Working as a freelance writer sometimes means writing extensively on topics you have little passion for, but it doesn’t have to be that way. Instead, many writers have parlayed a special talent or interest into a nice stream of income. This kind of transformation is ideal for individuals like musicians who work part-time writing about the industry, for athletes, and for people who love cooking or baking.
7 Important Lessons Freelance Writers Can Learn from Working in Fast Food
If you’ve got a knack for kitchen experiments or if you have discerning taste buds, there may be a writing career in it for you. Here are a few ways you can break into food writing by taking advantage of the culinary skills you already have.
Tips on how to become a freelance food writer
There are several kinds of reviews you can write in the food world, from write-ups about new restaurants or dishes by a famous chef to recipes designed for the home kitchen. Can you really do that quick pork braise in your pressure cooker or should you stick to traditional methods? Inquiring minds want to know but may not trust traditional recipe testers who often have culinary degrees and have skills the “ordinary” person doesn’t. No, they want to hear it from a home cook.
Some foodies also like to review cookware, and if you position yourself correctly, you might also get some free kitchen tools out of the process. The greatest challenge in reviewing kitchen equipment is learning the language.
Plenty of food writers can tell you what brand makes their favorite frying pan or baking sheets, but can you explain what it means for equipment to be PFOA-free or have a ceramic coating? The technical lingo can be challenging, but for some food writers, it’s worth learning.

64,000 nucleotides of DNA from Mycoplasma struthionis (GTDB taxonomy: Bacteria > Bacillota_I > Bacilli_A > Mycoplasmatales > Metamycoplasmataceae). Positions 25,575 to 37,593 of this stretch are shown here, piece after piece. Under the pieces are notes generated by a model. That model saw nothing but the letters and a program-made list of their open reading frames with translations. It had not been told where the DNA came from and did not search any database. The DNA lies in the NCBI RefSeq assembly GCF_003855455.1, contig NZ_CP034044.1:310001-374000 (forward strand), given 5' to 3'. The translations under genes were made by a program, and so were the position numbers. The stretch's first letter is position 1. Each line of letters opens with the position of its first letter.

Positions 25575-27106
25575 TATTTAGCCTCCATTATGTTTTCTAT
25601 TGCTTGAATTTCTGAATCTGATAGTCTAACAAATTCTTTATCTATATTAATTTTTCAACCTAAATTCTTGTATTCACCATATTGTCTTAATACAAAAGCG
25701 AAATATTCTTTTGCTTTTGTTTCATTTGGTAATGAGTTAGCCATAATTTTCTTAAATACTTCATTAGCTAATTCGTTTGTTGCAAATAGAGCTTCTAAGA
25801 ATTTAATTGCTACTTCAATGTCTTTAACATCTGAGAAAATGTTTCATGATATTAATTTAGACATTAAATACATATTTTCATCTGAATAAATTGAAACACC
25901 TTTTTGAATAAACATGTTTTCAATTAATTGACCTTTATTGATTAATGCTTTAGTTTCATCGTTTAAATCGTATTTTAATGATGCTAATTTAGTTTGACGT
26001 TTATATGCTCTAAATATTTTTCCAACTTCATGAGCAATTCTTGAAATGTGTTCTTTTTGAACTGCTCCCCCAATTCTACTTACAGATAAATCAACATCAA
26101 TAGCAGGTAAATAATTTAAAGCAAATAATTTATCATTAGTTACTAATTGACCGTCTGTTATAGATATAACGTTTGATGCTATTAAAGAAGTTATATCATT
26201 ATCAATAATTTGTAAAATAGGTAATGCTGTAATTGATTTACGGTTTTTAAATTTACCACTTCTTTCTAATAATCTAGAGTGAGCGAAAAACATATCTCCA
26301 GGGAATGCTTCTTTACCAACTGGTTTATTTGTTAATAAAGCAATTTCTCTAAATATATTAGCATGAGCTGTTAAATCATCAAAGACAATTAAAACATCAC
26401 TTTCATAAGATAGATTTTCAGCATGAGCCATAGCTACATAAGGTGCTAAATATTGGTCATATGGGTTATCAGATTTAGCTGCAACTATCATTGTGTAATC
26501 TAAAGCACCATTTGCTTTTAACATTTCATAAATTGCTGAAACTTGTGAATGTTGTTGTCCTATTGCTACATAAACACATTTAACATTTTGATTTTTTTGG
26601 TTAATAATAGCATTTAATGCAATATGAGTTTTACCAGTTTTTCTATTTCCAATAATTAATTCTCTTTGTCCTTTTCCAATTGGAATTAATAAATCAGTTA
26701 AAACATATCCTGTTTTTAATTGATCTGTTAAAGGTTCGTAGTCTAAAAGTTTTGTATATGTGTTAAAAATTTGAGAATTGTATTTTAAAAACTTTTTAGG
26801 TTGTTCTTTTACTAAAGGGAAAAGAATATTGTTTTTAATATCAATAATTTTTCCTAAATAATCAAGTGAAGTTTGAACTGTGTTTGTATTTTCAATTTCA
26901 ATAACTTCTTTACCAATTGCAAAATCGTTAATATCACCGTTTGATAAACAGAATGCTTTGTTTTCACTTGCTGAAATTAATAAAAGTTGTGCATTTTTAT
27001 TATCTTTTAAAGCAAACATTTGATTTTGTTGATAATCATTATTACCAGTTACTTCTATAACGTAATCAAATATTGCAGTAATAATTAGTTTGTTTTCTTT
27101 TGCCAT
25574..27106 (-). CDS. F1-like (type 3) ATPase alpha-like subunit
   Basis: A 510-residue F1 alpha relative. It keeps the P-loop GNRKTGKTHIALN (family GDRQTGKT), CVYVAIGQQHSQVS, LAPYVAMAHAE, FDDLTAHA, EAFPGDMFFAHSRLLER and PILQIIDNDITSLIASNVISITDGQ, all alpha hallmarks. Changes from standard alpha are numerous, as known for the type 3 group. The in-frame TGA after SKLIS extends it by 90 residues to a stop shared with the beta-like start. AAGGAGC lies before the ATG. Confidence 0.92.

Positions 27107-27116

Cooking at home is great, and while you might make some headway writing about your culinary adventures with your kids or similar domestic topics, really breaking into the food writing world often means picking up work elsewhere in the food industry. Whether you’re working in a candy factory or you’re out on the docks with local fishermen, publishers find this hands-on experience to be a great asset when they’re choosing writers.
If getting some industry experience doesn’t sound appealing to you, there are other skills that can complement your culinary knowledge. Being a great photographer and practicing the challenging task of shooting food is vital if you’re freelancing as a food writer because you won’t have a staff photographer to capture your stories.
As any food stylist will tell you, getting a great picture of that roast squab and turnips isn’t easy and “fussy” food like ice cream presents an even greater challenge. Read articles by food stylists and learn their expert tips for making food look great, then try to replicate it. You’ll be a more appealing food writer if you can handle the additional task of photographing food.
Become A Recipe Hacker
Actually making and selling food for a living is highly regulated and the rules vary from state to state, but as long as you keep your culinary projects close to home you should be able to steer clear of trouble.
That’s okay because you want to be a food writer and not a personal caterer, but going beyond reviewing restaurants and recipes is better since you can offer unique hacks to your readers. Hacks they can’t find elsewhere.
Try creating vegan or gluten-free versions of your favorite baked goods. Or reinvent peanut-heavy recipes for those with nut allergies. Reshaping recipes for specific audience needs, especially when it comes to the delicate world of baking, is a challenging task and niche publications may be eager to hire experimental, yet experienced recipe hackers.
Prepare For Competition
The food writing world has gotten especially competitive and many of the lucrative magazine jobs and features of years past have fallen by the wayside with the rise of online publications. This makes it especially important that you do your homework before embarking on a food writing adventure. Look into rates, know your audience, and at the end of the day, make sure that the challenges of making it as a food writer don’t take away from your love of food.
Great tips! I’m launching my food blog on May 1st, and you’ve given me some stuff to think about. I’m going to Google “food stylists” and see if I can find better ways to photograph tricky foods.